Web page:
Life on the raft represents freedom for both Jim and Huck. On dry land, they feel restricted in their movements—especially Jim, who, as a slave, has no freedom in so-called civilized society. As for Huck, he's always been a child of nature, preferring to spend his days wandering around fields and woods, going fishing, or enjoying a nice swim on a hot summer's day. This is his natural habitat, the place where he feels most comfortable, and the place where he can be himself.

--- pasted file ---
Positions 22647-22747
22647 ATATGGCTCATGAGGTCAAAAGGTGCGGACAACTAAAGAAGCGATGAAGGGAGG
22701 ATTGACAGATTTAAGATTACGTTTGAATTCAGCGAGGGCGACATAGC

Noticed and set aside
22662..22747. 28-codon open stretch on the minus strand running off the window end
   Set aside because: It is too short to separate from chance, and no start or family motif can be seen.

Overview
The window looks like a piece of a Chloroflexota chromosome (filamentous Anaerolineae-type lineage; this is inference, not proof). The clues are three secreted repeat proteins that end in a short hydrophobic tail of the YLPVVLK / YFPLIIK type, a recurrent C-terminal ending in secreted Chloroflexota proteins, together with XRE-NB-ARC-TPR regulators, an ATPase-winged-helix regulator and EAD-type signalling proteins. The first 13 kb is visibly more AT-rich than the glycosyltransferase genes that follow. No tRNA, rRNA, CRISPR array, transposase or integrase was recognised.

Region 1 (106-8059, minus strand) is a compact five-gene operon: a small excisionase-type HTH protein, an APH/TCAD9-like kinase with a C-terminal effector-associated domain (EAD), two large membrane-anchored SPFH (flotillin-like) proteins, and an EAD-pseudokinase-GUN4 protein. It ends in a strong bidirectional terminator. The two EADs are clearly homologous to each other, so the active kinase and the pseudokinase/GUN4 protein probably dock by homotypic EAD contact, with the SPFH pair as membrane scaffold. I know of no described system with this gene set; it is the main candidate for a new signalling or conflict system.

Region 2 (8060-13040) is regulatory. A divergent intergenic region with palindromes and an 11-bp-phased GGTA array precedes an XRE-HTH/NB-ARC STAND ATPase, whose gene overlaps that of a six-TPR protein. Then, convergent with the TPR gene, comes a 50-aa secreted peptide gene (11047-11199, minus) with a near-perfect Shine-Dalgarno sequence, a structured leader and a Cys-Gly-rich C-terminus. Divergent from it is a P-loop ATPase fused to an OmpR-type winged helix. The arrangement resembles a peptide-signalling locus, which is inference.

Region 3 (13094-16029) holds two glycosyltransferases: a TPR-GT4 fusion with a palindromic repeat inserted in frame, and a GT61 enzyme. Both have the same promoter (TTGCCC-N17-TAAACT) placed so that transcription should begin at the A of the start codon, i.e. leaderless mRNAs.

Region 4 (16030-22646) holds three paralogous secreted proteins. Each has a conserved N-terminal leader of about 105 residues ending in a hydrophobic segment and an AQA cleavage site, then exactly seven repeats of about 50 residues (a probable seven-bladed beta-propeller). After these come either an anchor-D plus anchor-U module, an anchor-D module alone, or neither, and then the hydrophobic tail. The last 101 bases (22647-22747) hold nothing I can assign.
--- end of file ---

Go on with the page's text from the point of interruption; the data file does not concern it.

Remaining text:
Traveling down the Mississippi on a raft means that Jim and Huck never have to spend too much time in any one place, and that's how they like it. To both of them, freedom means being able to control your own destiny and that, in turn, means choosing where you live and for how long. On dry land, this wouldn't be possible. But out there on the raft, in the freedom of the open air, Jim and Huck can live life on their own terms in a way that would be unthinkable back in society.